I invite you too to think about who you surround yourself with—in real life and online? Does everyone have the same color skin as you? Do you follow different voices online? What kind of books do you read? (What gender, race, ethnicity, sexual orientation do the authors have? The characters have?) Now is the time to reach beyond our bubble of comfort.

It’s important to listen. To stay informed. To donate. But one of the most important roles we can play is advocating for and amplifying Black voices. This is only the beginning and we’re on a long journey. Consider the role you can play. Can you speak up to your employer? Speak up in an organization you’re part of? Suggest a book or article by a POC in your book club? Have a hard conversation?

I regularly see the statement “I have work to do” shared by white friends. It’s a reminder that this is not a flick of a switch. It will take time, and effort. And we may get things wrong along the way. But it’s not going to magically disappear. No one said work is easy, but when we do work at something, it is far more rewarding. And we have to commit to the work, not just make it an empty statement to comfort ourselves. This is not designed to make us feel good, but hopefully we can make somebody who is exhausted from a lifetime of this fight feel better in this time—like people are on their side.

In my own journey of learning, please share what resources have been most helpful for you. I’m still learning to speak on this topic, so please correct me if you find anything offensive (specifically asking POC). If you’re still struggling to understand what’s going on, ask questions, and I’ll do my best to find an answer for you.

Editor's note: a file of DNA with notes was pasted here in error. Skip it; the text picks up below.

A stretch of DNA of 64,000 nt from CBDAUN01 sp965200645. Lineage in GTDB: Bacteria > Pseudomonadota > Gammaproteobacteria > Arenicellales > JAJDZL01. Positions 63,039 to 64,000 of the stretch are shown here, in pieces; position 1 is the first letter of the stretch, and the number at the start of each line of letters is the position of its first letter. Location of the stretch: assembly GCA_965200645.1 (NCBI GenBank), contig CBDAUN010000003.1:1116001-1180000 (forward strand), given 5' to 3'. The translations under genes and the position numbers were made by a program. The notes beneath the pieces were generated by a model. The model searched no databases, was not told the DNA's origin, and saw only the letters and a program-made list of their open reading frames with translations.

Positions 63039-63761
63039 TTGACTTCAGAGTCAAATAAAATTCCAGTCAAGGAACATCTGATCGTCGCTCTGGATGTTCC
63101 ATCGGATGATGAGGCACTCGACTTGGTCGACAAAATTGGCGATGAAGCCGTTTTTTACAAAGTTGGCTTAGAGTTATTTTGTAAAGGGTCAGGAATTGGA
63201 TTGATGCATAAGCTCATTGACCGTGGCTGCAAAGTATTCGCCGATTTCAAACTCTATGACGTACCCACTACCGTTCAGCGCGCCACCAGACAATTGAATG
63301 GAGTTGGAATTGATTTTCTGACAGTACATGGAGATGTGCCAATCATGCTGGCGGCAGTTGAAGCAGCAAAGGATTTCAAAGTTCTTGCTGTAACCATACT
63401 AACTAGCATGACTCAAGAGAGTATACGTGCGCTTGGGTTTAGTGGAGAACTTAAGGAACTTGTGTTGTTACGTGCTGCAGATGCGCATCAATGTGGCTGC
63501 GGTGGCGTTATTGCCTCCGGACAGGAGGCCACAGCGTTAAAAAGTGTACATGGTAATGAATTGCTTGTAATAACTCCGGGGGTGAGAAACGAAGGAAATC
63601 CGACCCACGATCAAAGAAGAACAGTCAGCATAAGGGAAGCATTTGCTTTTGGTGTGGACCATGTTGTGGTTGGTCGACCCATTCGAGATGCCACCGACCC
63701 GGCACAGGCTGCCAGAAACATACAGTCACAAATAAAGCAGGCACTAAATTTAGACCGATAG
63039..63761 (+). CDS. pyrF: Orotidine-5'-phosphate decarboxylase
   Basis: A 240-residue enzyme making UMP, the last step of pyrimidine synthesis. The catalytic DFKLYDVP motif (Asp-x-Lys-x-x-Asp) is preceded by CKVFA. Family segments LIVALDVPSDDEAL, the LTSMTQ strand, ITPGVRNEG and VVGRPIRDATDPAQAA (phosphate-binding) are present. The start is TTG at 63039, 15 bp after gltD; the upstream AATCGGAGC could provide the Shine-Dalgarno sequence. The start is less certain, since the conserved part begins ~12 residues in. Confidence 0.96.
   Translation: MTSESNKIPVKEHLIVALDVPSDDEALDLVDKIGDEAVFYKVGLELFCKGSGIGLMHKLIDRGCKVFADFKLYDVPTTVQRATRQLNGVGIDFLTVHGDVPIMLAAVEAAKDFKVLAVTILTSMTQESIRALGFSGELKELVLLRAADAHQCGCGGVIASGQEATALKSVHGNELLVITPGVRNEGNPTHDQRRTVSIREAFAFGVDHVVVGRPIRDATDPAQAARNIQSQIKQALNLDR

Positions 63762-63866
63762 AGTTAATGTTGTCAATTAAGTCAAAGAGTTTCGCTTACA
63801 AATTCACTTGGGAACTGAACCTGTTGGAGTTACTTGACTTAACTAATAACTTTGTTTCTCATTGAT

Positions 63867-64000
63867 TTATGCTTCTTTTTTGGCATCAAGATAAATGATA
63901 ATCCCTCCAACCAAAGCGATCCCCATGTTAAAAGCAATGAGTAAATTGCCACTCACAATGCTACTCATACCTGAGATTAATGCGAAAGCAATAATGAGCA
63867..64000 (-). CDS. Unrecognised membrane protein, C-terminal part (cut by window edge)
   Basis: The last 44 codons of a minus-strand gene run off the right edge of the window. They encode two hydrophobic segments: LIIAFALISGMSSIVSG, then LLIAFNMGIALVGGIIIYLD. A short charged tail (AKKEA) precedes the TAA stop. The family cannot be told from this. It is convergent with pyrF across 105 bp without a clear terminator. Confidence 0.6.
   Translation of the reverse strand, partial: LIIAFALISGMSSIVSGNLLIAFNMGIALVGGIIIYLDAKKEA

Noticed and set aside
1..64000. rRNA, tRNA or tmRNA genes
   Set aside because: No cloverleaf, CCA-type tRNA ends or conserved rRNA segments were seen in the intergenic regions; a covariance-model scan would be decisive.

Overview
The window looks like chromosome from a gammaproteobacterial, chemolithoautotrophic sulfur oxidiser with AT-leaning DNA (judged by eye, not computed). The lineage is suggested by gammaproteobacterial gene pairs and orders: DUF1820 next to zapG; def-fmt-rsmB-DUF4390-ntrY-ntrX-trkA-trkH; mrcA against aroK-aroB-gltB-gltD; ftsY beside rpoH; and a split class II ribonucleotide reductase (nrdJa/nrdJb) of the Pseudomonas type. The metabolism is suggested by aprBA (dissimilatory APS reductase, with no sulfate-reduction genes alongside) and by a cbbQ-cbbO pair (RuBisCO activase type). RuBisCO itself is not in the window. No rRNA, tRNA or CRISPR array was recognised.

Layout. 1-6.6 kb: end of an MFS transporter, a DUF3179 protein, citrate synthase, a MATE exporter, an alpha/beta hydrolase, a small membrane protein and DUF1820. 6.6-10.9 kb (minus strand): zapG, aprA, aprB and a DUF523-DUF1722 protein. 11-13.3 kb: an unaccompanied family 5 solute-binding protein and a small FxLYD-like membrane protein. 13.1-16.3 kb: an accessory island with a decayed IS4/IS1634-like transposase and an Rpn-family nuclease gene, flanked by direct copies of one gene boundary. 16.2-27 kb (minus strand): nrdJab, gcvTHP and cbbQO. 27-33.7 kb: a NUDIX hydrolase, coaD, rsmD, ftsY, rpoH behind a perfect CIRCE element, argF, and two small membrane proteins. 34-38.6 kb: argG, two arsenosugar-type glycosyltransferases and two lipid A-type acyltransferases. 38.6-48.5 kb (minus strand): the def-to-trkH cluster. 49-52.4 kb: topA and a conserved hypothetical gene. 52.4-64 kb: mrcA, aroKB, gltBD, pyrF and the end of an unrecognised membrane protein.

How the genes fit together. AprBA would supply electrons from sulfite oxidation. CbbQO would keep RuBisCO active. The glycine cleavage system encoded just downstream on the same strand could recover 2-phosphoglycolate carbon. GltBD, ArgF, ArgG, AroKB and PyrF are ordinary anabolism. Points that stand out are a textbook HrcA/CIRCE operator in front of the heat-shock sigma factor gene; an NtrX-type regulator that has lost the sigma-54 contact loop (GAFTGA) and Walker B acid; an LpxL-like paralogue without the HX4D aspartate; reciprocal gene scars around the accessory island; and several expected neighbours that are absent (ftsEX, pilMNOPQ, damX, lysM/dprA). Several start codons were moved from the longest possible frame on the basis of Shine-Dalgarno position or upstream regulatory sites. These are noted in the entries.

It’s Bananas. A CreativeMornings journey.

I’ve been invited to read the CreativeMornings manifesto at their NYC chapter event on Friday. Things like this don’t happen everyday, so I made a banana map to commemorate the occasion, and the journey!

This graphic may just be the most extra thing I’ve ever done. (No, no one asked me to do this.) I took a cue from Tina Roth Eisenberg (aka @swissmiss, and the founder of the free, global breakfast series CreativeMornings) who keeps a drawer full of confetti for work. It was Tina who slipped into my DMs early in quarantine inquiring if I would be interested in offering a virtual version of their FieldTrips they’d been testing out. I said yes, even though I didn’t totally know what I would do. (It would go on to include mapping your Covid commute on a banana, inspired by a student in my Skillshare class 7 years ago).

Little did I know Tina and the entire CreativeMornings team would show up at my Make A Map! FieldTrip. Not only did they show up, but they had a blast. In Tina’s words, “My team LOVED your FieldTrip! LOVED! Anne is so genuine, warm, and good at this. She is all heart. Consider me impressed!”